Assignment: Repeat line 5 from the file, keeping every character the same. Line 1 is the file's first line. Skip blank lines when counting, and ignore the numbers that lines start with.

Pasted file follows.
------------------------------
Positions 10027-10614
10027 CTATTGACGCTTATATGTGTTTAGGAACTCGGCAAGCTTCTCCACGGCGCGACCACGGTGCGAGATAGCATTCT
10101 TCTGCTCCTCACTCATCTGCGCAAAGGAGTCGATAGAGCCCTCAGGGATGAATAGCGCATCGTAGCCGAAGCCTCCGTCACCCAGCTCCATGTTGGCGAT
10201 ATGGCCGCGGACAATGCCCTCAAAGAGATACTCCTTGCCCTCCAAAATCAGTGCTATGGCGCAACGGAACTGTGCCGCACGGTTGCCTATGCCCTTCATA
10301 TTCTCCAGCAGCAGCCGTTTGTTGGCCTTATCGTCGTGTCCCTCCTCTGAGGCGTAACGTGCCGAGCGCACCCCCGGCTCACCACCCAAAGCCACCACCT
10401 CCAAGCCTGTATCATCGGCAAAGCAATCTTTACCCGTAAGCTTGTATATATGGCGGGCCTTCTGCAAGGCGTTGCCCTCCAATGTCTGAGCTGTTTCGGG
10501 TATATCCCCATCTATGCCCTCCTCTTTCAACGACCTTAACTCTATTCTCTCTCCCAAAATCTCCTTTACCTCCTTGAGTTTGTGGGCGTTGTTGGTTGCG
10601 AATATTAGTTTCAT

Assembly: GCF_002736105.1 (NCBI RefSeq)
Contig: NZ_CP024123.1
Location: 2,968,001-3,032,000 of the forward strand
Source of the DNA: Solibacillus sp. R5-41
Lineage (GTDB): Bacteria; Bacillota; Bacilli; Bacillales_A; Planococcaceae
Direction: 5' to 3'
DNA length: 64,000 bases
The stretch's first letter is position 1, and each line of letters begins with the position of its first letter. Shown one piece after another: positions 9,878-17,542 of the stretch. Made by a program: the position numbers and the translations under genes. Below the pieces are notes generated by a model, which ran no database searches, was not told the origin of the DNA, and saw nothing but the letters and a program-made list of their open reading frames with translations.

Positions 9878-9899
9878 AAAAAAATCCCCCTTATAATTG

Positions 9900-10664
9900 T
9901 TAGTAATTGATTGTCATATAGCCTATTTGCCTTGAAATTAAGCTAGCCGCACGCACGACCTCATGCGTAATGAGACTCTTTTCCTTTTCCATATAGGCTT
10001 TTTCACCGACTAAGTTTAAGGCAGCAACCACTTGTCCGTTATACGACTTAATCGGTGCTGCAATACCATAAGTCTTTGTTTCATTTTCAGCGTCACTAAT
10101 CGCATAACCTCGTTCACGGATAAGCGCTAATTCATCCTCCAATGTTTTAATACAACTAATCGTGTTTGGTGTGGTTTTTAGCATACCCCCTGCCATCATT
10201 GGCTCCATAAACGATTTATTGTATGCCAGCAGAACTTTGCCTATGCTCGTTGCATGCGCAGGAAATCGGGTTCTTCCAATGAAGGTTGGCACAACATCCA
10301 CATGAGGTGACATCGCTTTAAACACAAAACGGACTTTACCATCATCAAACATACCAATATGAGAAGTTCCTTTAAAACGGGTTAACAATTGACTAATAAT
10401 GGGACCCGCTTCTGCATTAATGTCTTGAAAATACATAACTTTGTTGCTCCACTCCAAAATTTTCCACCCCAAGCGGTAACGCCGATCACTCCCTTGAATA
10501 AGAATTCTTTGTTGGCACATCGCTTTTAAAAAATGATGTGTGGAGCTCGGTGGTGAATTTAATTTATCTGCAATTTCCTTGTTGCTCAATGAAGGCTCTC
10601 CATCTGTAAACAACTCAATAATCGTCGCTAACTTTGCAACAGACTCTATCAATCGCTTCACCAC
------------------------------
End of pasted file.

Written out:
10301 TTCTCCAGCAGCAGCCGTTTGTTGGCCTTATCGTCGTGTCCCTCCTCTGAGGCGTAACGTGCCGAGCGCACCCCCGGCTCACCACCCAAAGCCACCACCT